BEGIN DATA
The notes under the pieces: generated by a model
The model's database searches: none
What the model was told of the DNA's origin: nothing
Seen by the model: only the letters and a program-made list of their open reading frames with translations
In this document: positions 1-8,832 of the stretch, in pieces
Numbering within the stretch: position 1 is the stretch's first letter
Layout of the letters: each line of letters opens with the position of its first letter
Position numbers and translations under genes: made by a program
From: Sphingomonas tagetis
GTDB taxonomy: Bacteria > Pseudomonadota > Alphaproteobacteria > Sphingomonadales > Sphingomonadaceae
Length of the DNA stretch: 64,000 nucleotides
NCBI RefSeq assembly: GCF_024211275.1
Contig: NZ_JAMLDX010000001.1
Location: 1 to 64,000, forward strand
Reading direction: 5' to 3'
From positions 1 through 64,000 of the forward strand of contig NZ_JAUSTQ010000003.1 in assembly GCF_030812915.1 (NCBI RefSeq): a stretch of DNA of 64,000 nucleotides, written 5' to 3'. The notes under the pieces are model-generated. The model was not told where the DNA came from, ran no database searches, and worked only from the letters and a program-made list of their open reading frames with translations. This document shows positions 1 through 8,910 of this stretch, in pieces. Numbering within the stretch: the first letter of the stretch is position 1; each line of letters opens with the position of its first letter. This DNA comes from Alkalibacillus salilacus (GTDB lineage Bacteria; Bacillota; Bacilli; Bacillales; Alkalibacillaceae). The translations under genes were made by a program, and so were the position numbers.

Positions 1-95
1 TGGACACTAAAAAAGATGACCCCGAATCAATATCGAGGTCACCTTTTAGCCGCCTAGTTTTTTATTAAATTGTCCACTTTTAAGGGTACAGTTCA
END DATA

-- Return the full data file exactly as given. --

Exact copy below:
The notes under the pieces: generated by a model
The model's database searches: none
What the model was told of the DNA's origin: nothing
Seen by the model: only the letters and a program-made list of their open reading frames with translations
In this document: positions 1-8,832 of the stretch, in pieces
Numbering within the stretch: position 1 is the stretch's first letter
Layout of the letters: each line of letters opens with the position of its first letter
Position numbers and translations under genes: made by a program
From: Sphingomonas tagetis
GTDB taxonomy: Bacteria > Pseudomonadota > Alphaproteobacteria > Sphingomonadales > Sphingomonadaceae
Length of the DNA stretch: 64,000 nucleotides
NCBI RefSeq assembly: GCF_024211275.1
Contig: NZ_JAMLDX010000001.1
Location: 1 to 64,000, forward strand
Reading direction: 5' to 3'
From positions 1 through 64,000 of the forward strand of contig NZ_JAUSTQ010000003.1 in assembly GCF_030812915.1 (NCBI RefSeq): a stretch of DNA of 64,000 nucleotides, written 5' to 3'. The notes under the pieces are model-generated. The model was not told where the DNA came from, ran no database searches, and worked only from the letters and a program-made list of their open reading frames with translations. This document shows positions 1 through 8,910 of this stretch, in pieces. Numbering within the stretch: the first letter of the stretch is position 1; each line of letters opens with the position of its first letter. This DNA comes from Alkalibacillus salilacus (GTDB lineage Bacteria; Bacillota; Bacilli; Bacillales; Alkalibacillaceae). The translations under genes were made by a program, and so were the position numbers.

Positions 1-95
1 TGGACACTAAAAAAGATGACCCCGAATCAATATCGAGGTCACCTTTTAGCCGCCTAGTTTTTTATTAAATTGTCCACTTTTAAGGGTACAGTTCA